Seoul, 1978. Read more...
Seoul, 1978. At South Korea's top university, the nation's best and brightest compete to join the professional elite of an authoritarian regime. Success could lead to a life of rarefied privilege and wealth; failure means being left irrevocably behind.
For childhood friends Jisun and Namin, the stakes couldn't be more different. Jisun, the daughter of a powerful business mogul, grew up on a mountainside estate with lush gardens and a dedicated chauffeur. Namin's parents run a tented food cart from dawn to curfew; her sister works in a shoe factory. Now Jisun wants as little to do with her father's world as possible, abandoning her schoolwork in favor of the underground activist movement, while Namin studies tirelessly in the service of one goal: to launch herself and her family out of poverty.
But everything changes when Jisun and Namin meet an ambitious, charming student named Sunam, whose need to please his family has led him to a prestigious club: the Circle. Under the influence of his mentor, Juno, a manipulative social climber, Sunam becomes entangled with both women, as they all make choices that will change their lives forever.
In this sweeping yet intimate debut, Yoojin Grace Wuertz details four intertwining lives that are rife with turmoil and desire, private anxieties and public betrayals, dashed hopes and broken dreams--while a nation moves toward prosperity at any cost.
Praise for Everything Belongs to Us
-Engrossing. Yoojin Grace] Wuertz is an important new voice in American fiction.---Kirkus, starred review
- A] memorable debut . . . Wuertz crafts a story with delicious scenes and plot threads.---Publishers Weekly
-An absorbing debut destined for major lists and nominations.---Booklist
-In Everything Belongs to Us, Wuertz has given us a Middlemarch for modern South Korea. She's woven the whole social tapestry, and made us care about every last thread.---Susan Choi, author of My Education
-I found myself engrossed in the difficult choices faced by Wuertz's nuanced, engaging characters as they navigate college politics and romance in 1970s Seoul. I'm thrilled to have experienced their inner lives in these pages--to have celebrated their victories and commiserated in the pain of their mistakes--and would happily have stuck with them for hundreds more.---Emily Barton, author of The Book of Esther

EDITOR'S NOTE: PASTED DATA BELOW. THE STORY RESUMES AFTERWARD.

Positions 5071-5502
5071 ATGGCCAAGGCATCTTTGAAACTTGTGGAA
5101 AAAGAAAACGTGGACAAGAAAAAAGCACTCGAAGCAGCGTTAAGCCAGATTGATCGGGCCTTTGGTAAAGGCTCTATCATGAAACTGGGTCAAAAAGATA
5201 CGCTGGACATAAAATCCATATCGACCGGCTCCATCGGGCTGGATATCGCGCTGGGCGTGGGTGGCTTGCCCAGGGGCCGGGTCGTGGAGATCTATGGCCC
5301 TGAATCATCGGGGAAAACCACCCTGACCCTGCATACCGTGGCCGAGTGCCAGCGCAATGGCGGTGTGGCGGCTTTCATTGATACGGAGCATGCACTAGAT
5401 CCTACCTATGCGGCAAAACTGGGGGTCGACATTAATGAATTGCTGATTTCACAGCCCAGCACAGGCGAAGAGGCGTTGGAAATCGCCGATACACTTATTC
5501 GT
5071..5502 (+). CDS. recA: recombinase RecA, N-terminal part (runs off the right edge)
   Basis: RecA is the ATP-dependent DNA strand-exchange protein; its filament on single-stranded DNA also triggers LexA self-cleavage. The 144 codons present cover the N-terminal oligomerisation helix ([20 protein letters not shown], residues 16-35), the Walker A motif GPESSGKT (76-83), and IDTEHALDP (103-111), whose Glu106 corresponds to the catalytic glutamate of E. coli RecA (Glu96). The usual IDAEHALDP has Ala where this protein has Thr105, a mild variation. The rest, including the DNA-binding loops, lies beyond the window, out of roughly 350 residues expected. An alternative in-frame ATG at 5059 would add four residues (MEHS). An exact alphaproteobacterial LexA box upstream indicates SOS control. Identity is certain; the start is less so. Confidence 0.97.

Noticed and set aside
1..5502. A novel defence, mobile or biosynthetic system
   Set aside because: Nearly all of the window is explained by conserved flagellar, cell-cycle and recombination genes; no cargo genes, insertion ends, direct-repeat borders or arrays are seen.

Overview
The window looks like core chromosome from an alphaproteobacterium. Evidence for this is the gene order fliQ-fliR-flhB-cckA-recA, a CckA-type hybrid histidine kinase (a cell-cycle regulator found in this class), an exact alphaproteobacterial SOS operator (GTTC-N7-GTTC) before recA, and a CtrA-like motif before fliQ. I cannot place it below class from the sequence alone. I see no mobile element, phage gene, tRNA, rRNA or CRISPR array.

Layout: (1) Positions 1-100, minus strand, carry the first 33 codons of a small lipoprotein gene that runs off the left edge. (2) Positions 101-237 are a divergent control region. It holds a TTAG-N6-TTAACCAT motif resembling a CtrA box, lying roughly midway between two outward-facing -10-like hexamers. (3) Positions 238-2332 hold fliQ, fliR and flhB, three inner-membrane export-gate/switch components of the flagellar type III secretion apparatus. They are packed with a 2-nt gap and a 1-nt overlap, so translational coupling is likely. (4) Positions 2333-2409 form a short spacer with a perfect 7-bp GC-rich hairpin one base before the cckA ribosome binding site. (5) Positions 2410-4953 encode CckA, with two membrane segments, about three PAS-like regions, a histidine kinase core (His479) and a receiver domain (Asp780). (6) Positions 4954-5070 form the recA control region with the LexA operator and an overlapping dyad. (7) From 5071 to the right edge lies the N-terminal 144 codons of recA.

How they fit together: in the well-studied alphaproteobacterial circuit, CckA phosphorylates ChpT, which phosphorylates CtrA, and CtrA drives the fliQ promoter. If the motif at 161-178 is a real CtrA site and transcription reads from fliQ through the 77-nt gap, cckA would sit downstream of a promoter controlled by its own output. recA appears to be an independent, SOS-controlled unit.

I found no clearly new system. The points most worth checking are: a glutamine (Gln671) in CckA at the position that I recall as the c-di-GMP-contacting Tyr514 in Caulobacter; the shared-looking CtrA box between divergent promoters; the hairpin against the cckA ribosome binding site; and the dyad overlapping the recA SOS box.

-What a story Everything belongs to this terrific debut: love, family, friendship, and politics. I especially loved the two strong-willed and passionate heroines. Their ideals, choices, and struggles make this an utterly rapturous literary page-turner.---Samuel Park, author of This Burns My Heart
-Historic in scope yet eerily contemporary, Everything Belongs to Us is a stirring debut that immerses readers in a society where some quietly hope for change and others must demand it. In Yoojin Grace Wuertz's capable hands, characters come alive with desire for a different kind of life, and heartbreak is the price of longing.---Jung Yun, author of Shelter
Publishers Weekly® Reviews
- Reviewed in: Publishers Weekly, page .
- Review Date: 2016-12-19
- Reviewer: Staff
Wuertzs memorable debut takes place in 1978 Seoul and follows four university studentstwo boys, two girlsas they work and fumble their way through a school year of camaraderie and betrayal. The girlsNamin, a serious student seen as her poor familys one hope at financial success, and Jisun, her wealthy childhood pal bent on becoming a labor activistfind their friendship in flux as they begin drifting down separate paths toward adulthood. Their story lines bring them in contact with Sunam, a charming student struggling to find his spot on the social ladder, and Juno, a more experienced boy sponsoring Sunam as a pledge to the university social club, the Circle. Juno desires Jisun, who eschews his interest, and Sunam and Namin become a romantic item after meeting at a party held by the Circle. But it isnt long before Namins studies and family lifean American GI impregnates her older sisterpulls her away from Sunams affection, and he begins spending more time with the seductive Jisun. Wuertz crafts a story with delicious scenes and plot threads, perceptively showing the push and pull of relationships in a strictly mannered society. (Feb.)